Operating activities used $2,585,000 of cash during the nine months ended September 30, 2007, compared to $2,030,000 during the nine months ended September 30, 2006.
 
Operating activities for the nine months ended September 30, 2007, exclusive of changes in operating assets and liabilities, used $2,919,000 of cash, as the Company's net cash used in operating activities of $2,585,000 included non-cash charges for depreciation and amortization of $377,000, debt discount of $1,045,000 and stock based compensation of $901,000. For the nine months ended September 30, 2006, operating activities, exclusive of changes in operating assets and liabilities, used $3,610,000 of cash, as the Company's net cash used in operating activities of $2,030,000 included non-cash charges for depreciation and amortization of $313,000 and interest of $2,880,000, realized losses of $1,437,000 and stock based compensation of $3,004,000.
 
33


Changes in operating assets and liabilities used cash of $334,000 during the nine months ended September 30, 2007, principally due to decreases in the level of accounts payable which were partially offset by an increase in accrued liabilities and a decrease in prepaid expenses. During the nine months ended September 30, 2006, changes in operating assets and liabilities produced cash of $1,580,000 during the nine months ended September 30, 2006, principally due to net proceeds received from marketable securities, decreases in our receivables from investments and increases in the level of accounts payable and accrued liabilities which were partially offset by decreases in the amounts due to our broker. The amount due to our broker was directly attributable to purchases of marketable investment securities that were purchased on margin or to securities that were margined subsequent to their purchase. During the three months ended March 31, 2006, we invested our cash balances in the public equity and debt markets in an attempt to maximize the short-term return on such assets. The amount due to our broker varied throughout the year depending upon the aggregate amount of marketable investment securities held by us and the level of borrowing against our available-for-sale securities. The actual amount of marketable investment securities held was influenced by several factors, including but not limited to, our expectations of potential returns available from what we considered to be mispriced securities as well as the cash needs of our operating activities. During times when we were heavily invested in marketable investment securities, our liquidity position was significantly reduced. We no longer make a practice of investing in marketable investment securities.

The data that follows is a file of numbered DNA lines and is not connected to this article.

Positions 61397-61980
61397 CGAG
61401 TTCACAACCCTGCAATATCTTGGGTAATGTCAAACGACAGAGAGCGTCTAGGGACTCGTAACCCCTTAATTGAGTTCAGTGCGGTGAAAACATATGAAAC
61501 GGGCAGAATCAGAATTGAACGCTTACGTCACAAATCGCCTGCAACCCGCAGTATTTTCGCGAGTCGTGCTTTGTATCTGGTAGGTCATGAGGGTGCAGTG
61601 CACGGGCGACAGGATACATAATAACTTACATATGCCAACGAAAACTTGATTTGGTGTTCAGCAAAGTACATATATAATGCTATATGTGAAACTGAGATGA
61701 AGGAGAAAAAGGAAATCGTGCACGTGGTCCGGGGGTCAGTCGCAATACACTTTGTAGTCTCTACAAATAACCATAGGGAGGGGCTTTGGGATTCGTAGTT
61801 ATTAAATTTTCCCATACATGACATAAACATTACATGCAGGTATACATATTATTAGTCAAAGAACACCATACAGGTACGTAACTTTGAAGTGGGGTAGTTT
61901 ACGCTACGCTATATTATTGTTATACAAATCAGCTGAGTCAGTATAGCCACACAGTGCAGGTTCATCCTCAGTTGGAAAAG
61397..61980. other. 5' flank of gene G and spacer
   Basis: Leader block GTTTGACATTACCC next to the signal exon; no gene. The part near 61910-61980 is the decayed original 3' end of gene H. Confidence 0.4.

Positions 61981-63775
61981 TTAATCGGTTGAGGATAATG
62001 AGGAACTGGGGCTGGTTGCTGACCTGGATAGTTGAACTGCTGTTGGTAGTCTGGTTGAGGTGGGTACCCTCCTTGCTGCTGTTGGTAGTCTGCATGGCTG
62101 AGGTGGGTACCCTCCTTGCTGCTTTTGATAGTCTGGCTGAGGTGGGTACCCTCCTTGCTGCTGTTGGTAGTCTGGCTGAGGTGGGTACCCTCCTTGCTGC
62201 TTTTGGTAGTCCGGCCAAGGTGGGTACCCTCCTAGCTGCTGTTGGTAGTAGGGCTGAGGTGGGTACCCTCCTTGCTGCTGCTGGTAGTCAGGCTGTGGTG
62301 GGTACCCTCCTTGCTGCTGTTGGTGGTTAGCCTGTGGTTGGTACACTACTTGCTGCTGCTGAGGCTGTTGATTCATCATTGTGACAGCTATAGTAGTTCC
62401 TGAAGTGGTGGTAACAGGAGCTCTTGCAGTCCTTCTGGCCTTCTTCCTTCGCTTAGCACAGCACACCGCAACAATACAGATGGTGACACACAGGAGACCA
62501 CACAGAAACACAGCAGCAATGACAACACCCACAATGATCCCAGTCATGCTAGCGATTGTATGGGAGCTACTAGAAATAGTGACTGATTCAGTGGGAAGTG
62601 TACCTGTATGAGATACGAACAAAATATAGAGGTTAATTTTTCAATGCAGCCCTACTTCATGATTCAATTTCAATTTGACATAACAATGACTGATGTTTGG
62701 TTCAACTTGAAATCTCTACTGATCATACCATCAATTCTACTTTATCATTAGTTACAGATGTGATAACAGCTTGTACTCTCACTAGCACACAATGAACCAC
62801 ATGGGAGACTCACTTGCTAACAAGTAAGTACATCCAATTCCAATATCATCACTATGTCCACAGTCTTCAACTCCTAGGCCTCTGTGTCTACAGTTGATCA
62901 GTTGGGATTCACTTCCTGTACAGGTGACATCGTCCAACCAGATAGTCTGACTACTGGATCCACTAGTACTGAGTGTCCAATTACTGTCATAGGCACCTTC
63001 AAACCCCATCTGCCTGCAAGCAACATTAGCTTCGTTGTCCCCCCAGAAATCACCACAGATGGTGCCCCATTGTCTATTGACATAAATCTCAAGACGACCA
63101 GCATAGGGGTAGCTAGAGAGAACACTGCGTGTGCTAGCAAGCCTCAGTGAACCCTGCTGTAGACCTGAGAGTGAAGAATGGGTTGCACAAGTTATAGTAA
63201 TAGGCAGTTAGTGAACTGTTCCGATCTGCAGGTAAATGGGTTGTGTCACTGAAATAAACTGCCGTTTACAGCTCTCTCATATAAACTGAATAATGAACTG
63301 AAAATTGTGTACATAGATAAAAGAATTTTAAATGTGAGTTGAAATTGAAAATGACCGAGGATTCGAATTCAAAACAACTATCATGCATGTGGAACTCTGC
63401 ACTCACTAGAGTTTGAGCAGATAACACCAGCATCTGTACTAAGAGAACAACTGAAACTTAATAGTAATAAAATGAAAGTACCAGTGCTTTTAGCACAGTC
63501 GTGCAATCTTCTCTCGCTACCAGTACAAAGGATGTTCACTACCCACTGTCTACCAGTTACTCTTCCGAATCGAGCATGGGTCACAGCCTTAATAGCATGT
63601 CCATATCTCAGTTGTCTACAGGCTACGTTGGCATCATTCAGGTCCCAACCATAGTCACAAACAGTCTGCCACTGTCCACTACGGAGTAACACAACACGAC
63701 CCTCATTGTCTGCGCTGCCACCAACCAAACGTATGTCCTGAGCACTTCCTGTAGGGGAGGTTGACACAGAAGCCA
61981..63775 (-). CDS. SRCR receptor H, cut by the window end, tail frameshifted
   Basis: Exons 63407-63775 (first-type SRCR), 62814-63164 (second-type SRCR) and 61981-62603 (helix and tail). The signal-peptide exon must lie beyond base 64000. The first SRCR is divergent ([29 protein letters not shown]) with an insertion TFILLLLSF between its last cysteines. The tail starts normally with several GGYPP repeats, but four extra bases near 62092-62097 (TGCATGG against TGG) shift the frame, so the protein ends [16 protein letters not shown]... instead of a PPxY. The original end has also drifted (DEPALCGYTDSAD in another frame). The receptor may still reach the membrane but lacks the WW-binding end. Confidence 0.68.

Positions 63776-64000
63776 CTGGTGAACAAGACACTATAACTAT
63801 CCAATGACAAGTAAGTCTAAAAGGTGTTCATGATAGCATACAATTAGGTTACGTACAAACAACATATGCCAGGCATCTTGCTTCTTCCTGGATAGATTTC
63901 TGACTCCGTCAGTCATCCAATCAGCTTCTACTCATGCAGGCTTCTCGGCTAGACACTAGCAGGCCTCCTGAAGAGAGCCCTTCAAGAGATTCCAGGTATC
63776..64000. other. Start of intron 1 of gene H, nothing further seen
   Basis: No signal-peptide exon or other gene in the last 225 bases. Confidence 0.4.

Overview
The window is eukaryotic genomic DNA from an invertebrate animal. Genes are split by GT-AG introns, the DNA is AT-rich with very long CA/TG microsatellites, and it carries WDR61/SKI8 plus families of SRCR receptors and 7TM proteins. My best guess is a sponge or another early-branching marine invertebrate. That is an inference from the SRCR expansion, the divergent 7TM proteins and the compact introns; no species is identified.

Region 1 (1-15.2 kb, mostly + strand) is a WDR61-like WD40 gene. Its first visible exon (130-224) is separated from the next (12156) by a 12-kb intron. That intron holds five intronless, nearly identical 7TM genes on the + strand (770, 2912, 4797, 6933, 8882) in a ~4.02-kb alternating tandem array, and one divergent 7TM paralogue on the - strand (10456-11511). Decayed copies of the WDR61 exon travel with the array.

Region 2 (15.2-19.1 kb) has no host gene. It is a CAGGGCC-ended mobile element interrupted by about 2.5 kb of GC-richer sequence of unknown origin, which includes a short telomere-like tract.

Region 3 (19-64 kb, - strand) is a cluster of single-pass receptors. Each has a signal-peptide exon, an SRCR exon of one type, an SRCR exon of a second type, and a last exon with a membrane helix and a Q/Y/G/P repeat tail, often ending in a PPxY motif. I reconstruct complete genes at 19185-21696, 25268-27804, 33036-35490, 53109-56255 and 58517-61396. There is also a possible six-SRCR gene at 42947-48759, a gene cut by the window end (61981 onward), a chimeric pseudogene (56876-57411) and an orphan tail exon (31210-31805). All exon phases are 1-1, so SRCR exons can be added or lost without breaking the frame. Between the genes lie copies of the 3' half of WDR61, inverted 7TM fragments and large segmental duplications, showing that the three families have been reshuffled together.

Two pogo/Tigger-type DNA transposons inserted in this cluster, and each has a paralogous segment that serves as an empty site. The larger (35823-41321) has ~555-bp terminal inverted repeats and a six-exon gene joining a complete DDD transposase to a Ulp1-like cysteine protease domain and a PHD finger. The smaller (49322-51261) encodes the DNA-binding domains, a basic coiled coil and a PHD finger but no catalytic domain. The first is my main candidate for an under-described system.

The principal factor in the $2,834,000 of cash provided by investing activities during the nine months ended September 30, 2007 was the sale of our express car wash and undeveloped land in Alabama for $3,178,000. This was partially offset by capitalized costs of $286,000 related to the ongoing development of purchased software related to our Safety-Sponge System. The principal factor in the $2,040,000 of cash used in investing activities during the nine months ended September 30, 2006 was the purchase of land of $1,697,000, capitalized construction costs of $383,000 related to ASG, and capitalized costs of $159,000 related to the ongoing development of software related to our Safety-Sponge System offset by proceeds from the sale of long-term investments of $250,000.

Cash used by financing activities during the nine months ended September 30, 2007 of $169,000 resulted primarily from net proceeds from the issuance of common stock and warrants of $3,051,000 offset by the repayment of the Winstar Note in the amount of $450,000 and other notes in the amount of $2,851,000. Cash provided by financing activities during the nine months ended September 30, 2006, of $4,017,000 resulted from the net proceeds from notes payable of $3,767,000 and the proceeds from the issuance of common stock for $250,000.

Investments